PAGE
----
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Pitfalls of the Palantir  by Haleth

Lithul roared in anger as he clambered up the spiral staircase. There were entirely too many people here.† They were too loud, too quick and the blue robes had an unfortunate tendency of getting stuck between his teeth. He had climbed the tower to escape the worst of them.

The cold drake's ear-splitting bellow was abruptly cut off by a whooshing gasp as he caught as familiar scent. After tracking her for months, Lithul was almost upon the thief who had stolen his single greatest treasure.† She was somewhere above him.† He was certain of it.† The heady scent of her fear and desperation hung like the sweetest perfume in his nostrils.† Very soon he would have his long awaited revenge.

Once again the dragon began to roar, but the thunder of his voice immediately dissolved into a less than terrifying fit of coughing. The exertions of the past weeks had taken their toll on Lithul. He lowered his head to climb the rest of the way in silence, at least as silently as an asthmatic dragon can ever be.

At the top of the tower, Haleth, still clutching the palantir, stood with her feet braced upon the trap door. She had concocted a wild plan of escape; it depended entirely upon her keeping the trap door closed until the time was exactly right.† Once Lithulís head was visible, she would jump to the side.† The Hosluin would find themselves face to face with the Cold Drake. She would take to her heels in the ensuing confusion.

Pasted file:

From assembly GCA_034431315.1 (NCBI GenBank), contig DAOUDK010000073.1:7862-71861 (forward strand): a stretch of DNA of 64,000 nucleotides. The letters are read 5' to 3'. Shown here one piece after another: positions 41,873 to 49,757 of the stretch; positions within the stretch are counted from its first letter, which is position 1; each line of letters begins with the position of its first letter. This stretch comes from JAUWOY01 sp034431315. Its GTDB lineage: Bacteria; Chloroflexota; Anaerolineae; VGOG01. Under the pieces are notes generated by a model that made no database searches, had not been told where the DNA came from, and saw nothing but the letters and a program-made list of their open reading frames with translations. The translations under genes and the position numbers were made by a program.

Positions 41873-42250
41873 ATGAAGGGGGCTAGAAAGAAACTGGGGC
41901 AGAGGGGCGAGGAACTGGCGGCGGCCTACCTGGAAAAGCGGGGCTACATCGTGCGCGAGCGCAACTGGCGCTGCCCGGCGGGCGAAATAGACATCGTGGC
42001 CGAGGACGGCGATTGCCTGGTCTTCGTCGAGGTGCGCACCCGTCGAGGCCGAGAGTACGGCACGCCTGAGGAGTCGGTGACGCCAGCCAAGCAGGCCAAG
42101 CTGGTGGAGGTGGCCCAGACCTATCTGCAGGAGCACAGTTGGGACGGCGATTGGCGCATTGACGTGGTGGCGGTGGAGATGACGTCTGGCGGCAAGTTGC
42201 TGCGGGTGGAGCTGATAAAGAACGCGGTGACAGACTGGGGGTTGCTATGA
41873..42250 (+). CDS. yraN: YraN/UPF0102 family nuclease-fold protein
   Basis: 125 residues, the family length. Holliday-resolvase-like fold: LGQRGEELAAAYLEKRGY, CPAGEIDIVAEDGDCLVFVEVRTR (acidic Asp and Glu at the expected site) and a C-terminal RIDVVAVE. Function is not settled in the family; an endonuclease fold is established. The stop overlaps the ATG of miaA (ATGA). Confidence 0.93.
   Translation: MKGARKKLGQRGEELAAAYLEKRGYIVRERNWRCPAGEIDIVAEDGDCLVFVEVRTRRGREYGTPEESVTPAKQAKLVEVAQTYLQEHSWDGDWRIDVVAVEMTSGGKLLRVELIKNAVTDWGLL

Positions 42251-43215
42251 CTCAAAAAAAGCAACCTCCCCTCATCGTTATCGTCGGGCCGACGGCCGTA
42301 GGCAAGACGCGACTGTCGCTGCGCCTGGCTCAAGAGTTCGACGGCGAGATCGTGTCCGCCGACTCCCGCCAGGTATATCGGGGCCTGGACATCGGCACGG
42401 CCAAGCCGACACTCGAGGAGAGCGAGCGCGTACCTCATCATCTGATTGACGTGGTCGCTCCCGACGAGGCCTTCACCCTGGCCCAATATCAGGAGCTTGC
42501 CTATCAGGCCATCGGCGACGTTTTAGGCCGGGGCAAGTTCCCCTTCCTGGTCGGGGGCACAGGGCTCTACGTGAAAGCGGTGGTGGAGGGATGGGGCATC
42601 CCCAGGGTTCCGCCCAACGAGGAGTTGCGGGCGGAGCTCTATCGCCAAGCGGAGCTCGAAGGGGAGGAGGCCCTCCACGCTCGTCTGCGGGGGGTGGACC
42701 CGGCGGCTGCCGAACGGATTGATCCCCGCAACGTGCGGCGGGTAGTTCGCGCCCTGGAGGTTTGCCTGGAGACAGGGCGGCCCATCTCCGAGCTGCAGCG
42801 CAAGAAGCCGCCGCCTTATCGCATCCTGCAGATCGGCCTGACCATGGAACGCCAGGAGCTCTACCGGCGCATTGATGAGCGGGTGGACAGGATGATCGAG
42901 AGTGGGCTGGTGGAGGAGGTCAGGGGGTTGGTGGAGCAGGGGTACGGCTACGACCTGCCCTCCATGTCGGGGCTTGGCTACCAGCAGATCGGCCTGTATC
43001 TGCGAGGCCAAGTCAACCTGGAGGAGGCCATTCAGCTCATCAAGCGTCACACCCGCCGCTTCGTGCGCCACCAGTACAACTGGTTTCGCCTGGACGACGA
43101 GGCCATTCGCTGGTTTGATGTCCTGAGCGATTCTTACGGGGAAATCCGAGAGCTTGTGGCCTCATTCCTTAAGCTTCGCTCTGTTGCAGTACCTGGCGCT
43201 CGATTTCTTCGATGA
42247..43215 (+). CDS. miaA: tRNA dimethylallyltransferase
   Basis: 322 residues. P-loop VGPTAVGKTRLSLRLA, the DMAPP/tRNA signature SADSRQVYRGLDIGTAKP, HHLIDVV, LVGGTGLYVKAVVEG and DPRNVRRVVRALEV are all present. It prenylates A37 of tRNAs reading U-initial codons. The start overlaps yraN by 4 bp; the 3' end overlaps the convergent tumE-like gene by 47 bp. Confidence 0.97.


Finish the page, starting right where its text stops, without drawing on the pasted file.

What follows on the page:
Suddenly the door flew violently upwards as though several Ents had pushed it with all their strength.

Haleth was not prepared for the brute force of the effort. She lost her balance and, moving backwards, slid off the door. Her arms automatically flew upwards as she fought to regain her footing, the palantir still locked in her stubborn grasp. In other circumstances she might have managed to recover, but she ran out of space on the narrow rooftop. The backs of her thighs encountered the edge of a crenellation and she flew over backwards, the weight of the palantir speeding her downwards path.

She twisted as she plummeted, the extra momentum of the palantir dragging her further from the edge of the tower.

A familiar voice cried out,

"Let go of it, you fool!"

There was no denying the power of that voice. Haleth immediately released the palantir. With her hands held out to protect her head, she prepared to crash into the stone staircase half a story below. She judged it would be a stunning blow but not a fatal one; not fatal as long as she recovered before Lithul reached her, that was. Even as she hurtled downwards Haleth frantically calculated her best course of action - she could either try to crawl back up the stairs or make her way downwards to lure Hosluin towards the dragon. This was optimistically assuming she was not too stunned to move after she smashed into the stairs.

These pleasant thoughts were rudely interrupted when, without warning, strong hands suddenly grasped her by the ankles. Now, instead of falling into the staircase, she was in danger of dashing her brains out against the stone wall of the tower. She barely managed to place her hands behind her head before the back of her skull crashed into the masonry. She hit with such force that she bounced back slightly, her knuckles smarting from the impact.